Saturday, 7 April 2018

A Wealth of Weldon's

I didn't expect to literally come home with an armful of Weldon's magazines dating from the 1920s on Thursday. Talk about surprise and impulse purchase!

One of Stroud's oldest independent secondhand bookshops is closing its doors for the final time after 40 years of serving the town's bookworms and ephemera aficionados. They're having a big closing down sale and amongst the plastic boxes of books lined up outside the shop were two big bags full of the magazines. I wasn't going to pass up this opportunity to add to my stitchery archive!

I brought about 35 magazines, with the earliest dating from February 1924 and the oldest, December 1929.

Covering the years 1924 through to 1929, they're proving to be fascinating to look through and many still have their original patterns - both used and untouched; some even factory folded.

Inside the magazines are black and white illustrations of the patterns featured...

...along with the usual adverts for female health and beauty, needlecraft supplies, food and household sundries.


There's even beauty tips. I particularly like this one on how to achieve Hollywood starlet hair; although the brand name featured doesn't sound very glamorous!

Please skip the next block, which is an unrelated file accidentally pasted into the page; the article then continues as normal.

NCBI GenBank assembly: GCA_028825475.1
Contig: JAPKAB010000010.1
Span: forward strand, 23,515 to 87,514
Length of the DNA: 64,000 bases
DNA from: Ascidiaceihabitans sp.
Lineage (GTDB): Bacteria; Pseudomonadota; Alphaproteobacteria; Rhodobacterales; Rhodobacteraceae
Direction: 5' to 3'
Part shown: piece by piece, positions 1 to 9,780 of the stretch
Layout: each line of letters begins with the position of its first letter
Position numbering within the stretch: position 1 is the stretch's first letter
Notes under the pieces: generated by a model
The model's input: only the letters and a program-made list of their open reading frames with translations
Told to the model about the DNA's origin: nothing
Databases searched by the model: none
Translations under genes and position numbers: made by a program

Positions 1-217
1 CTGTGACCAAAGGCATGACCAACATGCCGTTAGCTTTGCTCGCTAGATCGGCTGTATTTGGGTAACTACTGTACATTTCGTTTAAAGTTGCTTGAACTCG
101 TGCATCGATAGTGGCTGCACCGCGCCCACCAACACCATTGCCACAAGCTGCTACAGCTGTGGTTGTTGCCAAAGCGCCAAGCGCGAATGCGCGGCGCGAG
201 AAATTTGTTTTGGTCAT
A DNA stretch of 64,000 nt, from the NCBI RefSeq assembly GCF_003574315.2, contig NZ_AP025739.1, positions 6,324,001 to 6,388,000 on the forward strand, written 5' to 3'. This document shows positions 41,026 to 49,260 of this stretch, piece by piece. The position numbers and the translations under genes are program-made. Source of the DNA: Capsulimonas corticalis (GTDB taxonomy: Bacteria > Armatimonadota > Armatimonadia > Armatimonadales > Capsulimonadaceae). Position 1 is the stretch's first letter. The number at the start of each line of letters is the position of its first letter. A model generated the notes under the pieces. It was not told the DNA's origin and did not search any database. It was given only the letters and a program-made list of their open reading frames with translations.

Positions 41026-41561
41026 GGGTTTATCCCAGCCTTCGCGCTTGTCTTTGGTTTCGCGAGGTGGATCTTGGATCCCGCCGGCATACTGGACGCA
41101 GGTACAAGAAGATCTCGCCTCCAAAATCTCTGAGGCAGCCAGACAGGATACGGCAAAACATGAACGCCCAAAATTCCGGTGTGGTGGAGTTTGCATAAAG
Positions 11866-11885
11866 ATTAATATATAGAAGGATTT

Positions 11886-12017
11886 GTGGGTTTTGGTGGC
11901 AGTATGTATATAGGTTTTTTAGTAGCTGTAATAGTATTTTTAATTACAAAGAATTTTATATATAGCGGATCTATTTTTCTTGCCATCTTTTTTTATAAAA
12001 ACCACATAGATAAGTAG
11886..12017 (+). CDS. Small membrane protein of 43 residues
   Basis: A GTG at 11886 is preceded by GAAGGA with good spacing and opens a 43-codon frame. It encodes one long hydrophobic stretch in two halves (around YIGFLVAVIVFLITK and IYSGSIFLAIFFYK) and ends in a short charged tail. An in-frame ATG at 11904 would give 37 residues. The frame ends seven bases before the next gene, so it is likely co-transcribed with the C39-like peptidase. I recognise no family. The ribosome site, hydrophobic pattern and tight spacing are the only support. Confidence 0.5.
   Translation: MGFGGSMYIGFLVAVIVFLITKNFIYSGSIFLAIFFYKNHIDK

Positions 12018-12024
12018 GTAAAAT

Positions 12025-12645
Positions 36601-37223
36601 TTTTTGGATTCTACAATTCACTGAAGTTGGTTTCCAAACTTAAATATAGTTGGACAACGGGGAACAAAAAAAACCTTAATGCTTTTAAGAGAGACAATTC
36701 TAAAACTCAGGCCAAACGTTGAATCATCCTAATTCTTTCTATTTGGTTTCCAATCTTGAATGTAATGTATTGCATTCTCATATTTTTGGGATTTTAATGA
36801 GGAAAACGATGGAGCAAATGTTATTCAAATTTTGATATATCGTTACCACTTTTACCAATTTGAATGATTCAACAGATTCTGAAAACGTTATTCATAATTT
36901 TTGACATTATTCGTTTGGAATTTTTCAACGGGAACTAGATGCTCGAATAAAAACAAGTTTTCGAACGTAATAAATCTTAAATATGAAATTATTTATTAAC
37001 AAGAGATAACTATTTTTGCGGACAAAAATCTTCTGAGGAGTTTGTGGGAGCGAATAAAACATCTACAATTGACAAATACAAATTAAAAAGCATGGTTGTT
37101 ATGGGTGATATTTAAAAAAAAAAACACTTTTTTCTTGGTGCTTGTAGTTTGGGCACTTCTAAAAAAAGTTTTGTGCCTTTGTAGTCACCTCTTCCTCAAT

The thing I love about old magazines such as these is that you don't know what to expect hiding between the pages; handwritten notes, a postcard or perhaps a colourful scrap for an album. One of these magazines offered up an otherwise forgotten 'treasure', a printed paper bag from a long-gone gentleman's outfitters in Swindon. I looked up its former premises on Google Maps, only to find that its now a very nondescript building housing The Body Shop.

However, I did find online a photo showing S.B. Cole & Son in their heyday and they even had their own enamel advertising signs too...

Picture Source

Picture Source

One of the best things about these magazines are their gorgeous covers, so evocative of the 1920s and their fashions. 

Aren't they fab?

Its quite rare to discover a clutch of these inter-war magazines as many were recycled as part of the armaments drive in the Second World War. These were definitely a lucky find.

Saturday, 17 March 2018

Getting Crafty: DIY Lampshade

Making a lampshade has long been on my 'To Do' list and after being inspired by the fabric and lampshades in a local shop, I decided to give it a whirl. So I brought a metre of gorgeous fabric with a mermaid and fish design from said shop and a wire lampshade frame from from eBay and off I went!